by Chaim Potok
Reb Isaac Saunders
Reb Saunders is an extremely complex, but almost larger-than-life character. He saved his entire Russian community from probable destruction by bringing them to America – after losing his wife and children, and being left for dead himself. Danny, his brother, sister, and mother make up the Reb’s second family. Considering what happened to his first family in Russia, it’s no big surprise he’s so overprotective and controlling.
In some ways, the Reb represents the conflict between old-world values and new-world values. While he knows that America is the literal salvation for himself and his followers, he doesn’t really trust America to protect Danny from harm. He also doesn’t know quite how to preserve the old-world values he holds dear while embracing what America has to offer to his people.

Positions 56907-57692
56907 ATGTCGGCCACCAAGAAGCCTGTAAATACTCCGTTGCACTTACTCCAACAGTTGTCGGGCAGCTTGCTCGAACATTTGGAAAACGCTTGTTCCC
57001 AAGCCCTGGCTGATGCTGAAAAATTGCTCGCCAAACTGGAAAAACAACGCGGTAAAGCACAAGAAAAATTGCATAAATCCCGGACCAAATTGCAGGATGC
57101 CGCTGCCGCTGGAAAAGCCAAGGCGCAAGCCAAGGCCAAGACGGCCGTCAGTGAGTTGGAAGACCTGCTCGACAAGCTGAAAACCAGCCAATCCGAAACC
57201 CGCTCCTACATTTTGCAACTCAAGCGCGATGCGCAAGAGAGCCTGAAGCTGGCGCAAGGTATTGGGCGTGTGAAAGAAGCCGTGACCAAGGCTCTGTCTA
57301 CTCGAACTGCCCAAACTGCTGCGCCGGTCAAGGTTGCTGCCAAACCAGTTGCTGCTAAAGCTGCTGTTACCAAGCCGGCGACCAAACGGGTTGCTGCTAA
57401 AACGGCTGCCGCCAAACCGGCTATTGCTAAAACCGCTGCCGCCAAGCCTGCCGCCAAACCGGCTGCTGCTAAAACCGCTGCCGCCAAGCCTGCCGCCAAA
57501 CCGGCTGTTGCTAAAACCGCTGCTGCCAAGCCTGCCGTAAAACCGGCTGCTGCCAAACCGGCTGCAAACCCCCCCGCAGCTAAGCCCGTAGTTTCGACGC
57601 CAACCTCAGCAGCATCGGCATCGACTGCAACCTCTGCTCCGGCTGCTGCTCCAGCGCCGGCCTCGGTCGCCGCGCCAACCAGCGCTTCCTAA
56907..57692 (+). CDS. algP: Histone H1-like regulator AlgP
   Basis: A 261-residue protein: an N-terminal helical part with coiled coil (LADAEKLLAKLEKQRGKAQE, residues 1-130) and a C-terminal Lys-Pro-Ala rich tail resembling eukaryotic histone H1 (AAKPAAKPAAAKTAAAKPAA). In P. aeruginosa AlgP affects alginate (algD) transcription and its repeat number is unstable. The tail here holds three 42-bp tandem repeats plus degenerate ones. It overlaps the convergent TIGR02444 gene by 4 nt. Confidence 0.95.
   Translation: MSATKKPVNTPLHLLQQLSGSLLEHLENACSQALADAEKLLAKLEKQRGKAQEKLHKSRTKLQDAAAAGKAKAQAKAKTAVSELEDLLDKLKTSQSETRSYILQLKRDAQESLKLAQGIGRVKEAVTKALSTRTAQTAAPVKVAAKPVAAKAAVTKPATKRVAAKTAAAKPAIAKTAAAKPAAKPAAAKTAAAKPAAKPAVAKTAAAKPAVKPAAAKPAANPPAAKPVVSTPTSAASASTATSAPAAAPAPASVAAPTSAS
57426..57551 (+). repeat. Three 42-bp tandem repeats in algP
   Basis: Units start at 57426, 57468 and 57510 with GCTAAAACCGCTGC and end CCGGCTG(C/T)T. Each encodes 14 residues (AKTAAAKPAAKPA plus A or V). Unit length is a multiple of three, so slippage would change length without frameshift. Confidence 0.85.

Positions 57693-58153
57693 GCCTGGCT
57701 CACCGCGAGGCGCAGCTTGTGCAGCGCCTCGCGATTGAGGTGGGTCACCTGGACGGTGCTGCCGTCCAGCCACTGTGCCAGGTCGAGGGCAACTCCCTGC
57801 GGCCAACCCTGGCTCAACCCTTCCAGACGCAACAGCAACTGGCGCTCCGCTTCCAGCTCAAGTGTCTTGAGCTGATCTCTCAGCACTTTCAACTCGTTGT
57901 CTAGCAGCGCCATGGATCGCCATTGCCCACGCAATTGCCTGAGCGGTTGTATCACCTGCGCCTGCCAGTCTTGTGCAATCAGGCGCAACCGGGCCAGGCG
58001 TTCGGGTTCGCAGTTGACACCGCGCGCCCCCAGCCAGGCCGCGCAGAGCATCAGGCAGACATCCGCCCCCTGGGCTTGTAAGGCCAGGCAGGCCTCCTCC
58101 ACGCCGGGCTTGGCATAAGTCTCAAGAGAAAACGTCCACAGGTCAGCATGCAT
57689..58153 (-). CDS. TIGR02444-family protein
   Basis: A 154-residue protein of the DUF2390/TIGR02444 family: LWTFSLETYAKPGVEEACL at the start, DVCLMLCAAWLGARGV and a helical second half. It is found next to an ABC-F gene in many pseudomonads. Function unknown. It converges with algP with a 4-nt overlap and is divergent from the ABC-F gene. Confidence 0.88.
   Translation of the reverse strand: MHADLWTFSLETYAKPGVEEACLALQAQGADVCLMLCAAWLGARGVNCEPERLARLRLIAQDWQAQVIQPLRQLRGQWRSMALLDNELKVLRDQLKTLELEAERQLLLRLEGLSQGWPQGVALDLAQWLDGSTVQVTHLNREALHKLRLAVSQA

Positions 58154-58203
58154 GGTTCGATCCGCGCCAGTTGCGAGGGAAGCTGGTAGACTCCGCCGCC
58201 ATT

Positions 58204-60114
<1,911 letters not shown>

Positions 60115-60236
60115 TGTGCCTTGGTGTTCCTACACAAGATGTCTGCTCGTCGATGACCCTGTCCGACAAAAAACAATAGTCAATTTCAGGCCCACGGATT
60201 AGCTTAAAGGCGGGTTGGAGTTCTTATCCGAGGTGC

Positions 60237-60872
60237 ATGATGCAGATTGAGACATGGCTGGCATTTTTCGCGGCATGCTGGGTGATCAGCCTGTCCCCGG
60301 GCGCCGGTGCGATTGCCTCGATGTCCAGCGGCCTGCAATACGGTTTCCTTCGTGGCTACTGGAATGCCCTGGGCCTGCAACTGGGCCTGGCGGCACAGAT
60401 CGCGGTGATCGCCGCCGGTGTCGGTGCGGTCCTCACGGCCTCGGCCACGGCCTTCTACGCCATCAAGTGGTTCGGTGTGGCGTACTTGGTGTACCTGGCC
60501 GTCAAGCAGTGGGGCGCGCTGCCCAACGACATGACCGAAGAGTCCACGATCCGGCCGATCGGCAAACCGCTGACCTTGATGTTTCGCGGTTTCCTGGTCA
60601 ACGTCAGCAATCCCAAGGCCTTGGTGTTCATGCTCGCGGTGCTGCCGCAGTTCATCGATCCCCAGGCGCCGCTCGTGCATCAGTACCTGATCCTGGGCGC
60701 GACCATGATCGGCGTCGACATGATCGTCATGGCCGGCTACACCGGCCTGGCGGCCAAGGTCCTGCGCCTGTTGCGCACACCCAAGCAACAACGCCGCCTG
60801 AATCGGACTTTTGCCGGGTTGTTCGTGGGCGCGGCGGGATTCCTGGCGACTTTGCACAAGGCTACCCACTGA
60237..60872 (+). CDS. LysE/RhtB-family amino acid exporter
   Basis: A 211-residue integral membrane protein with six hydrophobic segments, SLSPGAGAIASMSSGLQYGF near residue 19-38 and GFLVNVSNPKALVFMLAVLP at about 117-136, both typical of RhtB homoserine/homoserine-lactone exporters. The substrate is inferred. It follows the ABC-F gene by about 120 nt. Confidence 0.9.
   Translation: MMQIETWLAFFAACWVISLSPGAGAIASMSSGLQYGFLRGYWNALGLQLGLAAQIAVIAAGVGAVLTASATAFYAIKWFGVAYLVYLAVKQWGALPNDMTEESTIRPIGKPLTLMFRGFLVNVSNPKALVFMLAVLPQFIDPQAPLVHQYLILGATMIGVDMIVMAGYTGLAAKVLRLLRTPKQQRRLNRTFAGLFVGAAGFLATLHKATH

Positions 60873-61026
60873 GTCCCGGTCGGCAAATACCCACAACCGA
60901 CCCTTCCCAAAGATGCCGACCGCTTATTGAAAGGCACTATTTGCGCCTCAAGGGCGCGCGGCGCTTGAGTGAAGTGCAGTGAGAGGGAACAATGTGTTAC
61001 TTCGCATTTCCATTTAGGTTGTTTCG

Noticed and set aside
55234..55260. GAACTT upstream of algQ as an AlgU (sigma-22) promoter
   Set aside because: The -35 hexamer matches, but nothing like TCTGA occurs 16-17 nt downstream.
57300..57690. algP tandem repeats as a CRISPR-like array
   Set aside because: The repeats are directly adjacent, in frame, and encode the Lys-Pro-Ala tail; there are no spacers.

The Reb is also the character that Reuven, our narrator, understands the least, which is perhaps why Reuven judges him so harshly. Reuven never stops judging him, even after the Reb gives Danny everything he wants – and apologizes in tears no less – for the methods he used to teach his son about silence and suffering. Even though Danny and David constantly explain, Reuven doesn’t understand the depths of the Reb’s suffering – from his past life in Russia, from the news of the Holocaust, or from his relationship with his son. Since Reuven can’t see that, he can’t step inside the Reb’s shoes.
The question is, can we? The novel doesn’t try to tell us what to think about Reb Saunders. Some readers might brush him off as a religious fanatic and a cruel, domineering father. Others might identify with his struggle to raise his son how he thinks best. Some might be moved by Reb Saunders’s tears of apology; others might think that he abused Danny and that his apology can’t possibly make up for it. Like Reuven, you probably aren’t sure how we feel about Reb Saunders by the end of the novel. Which is a good thing. It means that The Chosen is accomplishing a big goal. It helps us try to see beyond the surface of things and people, and into the deeper meanings.